If this ever happens and you find yourself in neutral, just start doing something. To make sure that neutral thing never happens, make a plan, get the training, and be readier for it to happen than you may think you need.
Remember the beginning of this article, the caller was sitting on his couch, not on the firing line, not hunting, just watching TV, and it nearly cost him his life. Don’t be a tragedy, be the difference!
Did you get the information you need for treating gunshot wounds in this article? Share your thoughts with us in the comments section below!
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Editor’s Note: This post was originally published on July 29, 2015, and has been updated for quality and relevancy.
Very good article, but some information feels “old school” (“The old school way of using a triangle bandage, and a stick works just as well” as a CAT military tourniquet – Really?! Not when applied by a non-professional under stress). No mention of Combat Gauze which contains a hemostatic agent. All versions now (including the competition) have an X-ray visible line sewn in. The chest seal picture is outdated. I am also surprised that so much emphasis is put on putting pressure on the wound with triangle bandages when superior technology is available and has been issued to all military personnel for years in the form of “emergency dressing” (Israeli bandage, Oleas bandage, etc.) Finally, a picture of a Celox product is shown when talking about clotting agent, but the description is quite scary and inaccurate. It is not like kitty litter, and does not need to be scrubbed away, but flushed. It will not remain in the body. As per the official Celox website: “Remove as much of the gel like clot as possible by hand, then irrigate the wound with water or saline. In cases of minor bleeding Celox can be removed once the wound has stabilized. This can be as short as 10 minutes. Irrigate with water or saline. Chitosan is a natural polysaccharide (polymer made of sugars) and made of basic sugars (glucosamine & n-acetyl glucosamine). Celox™ does NOT use non degrading procoagulant minerals or nano particles such as kaolin, smectite or zeolite, which will remain in the body indefinitely unless physically removed.”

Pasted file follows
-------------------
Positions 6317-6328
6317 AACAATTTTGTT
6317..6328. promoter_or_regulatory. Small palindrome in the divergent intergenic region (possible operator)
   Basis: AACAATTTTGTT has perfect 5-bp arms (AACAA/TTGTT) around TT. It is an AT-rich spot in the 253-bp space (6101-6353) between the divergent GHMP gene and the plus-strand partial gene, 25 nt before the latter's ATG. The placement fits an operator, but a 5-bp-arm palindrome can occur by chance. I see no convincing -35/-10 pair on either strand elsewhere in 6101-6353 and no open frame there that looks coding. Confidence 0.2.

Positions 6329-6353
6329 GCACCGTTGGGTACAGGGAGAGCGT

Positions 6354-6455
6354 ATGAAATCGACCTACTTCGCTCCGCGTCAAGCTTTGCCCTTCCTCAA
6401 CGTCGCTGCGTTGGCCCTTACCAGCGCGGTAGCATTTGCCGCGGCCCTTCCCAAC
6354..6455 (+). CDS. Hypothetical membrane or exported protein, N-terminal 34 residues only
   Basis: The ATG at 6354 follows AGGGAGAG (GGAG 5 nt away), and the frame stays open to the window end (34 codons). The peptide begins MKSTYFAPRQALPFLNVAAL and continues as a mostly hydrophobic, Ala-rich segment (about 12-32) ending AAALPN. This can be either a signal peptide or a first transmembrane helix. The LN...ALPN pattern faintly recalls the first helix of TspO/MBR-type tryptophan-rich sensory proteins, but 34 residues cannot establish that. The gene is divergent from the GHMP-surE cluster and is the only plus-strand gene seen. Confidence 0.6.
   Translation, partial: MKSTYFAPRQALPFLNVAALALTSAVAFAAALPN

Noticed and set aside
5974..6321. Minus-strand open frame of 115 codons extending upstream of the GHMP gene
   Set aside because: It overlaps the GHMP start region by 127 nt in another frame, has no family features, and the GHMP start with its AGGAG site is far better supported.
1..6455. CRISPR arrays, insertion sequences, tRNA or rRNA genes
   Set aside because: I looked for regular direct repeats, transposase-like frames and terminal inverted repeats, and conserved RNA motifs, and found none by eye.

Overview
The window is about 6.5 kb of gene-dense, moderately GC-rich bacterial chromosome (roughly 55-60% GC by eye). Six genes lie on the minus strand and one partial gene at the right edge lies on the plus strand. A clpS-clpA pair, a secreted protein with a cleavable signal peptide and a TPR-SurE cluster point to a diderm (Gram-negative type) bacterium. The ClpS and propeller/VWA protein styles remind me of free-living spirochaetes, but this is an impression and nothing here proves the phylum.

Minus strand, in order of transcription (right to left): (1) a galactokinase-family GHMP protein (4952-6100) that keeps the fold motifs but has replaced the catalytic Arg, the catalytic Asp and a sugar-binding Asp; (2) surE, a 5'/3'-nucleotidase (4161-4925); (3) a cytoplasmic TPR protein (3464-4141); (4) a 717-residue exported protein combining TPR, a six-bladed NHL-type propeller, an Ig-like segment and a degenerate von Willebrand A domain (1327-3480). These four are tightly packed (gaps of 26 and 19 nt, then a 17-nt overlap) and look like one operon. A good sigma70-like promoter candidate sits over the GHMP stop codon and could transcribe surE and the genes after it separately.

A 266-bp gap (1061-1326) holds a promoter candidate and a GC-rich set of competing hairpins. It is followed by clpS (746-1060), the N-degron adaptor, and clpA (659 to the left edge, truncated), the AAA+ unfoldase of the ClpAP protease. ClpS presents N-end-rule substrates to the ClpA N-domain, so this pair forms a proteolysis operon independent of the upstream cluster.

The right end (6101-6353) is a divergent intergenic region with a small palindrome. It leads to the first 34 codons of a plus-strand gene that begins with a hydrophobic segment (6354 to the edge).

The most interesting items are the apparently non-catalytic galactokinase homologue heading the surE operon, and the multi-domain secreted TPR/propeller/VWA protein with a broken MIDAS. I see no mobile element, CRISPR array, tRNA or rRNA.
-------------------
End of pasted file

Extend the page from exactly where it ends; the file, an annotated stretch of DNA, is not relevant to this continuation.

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This was a useful and informative option. Peter Roberts has some good updated information. There is some good info in this article… However, links to additional training, suppliers of the items needed and ways to find local resources would be great.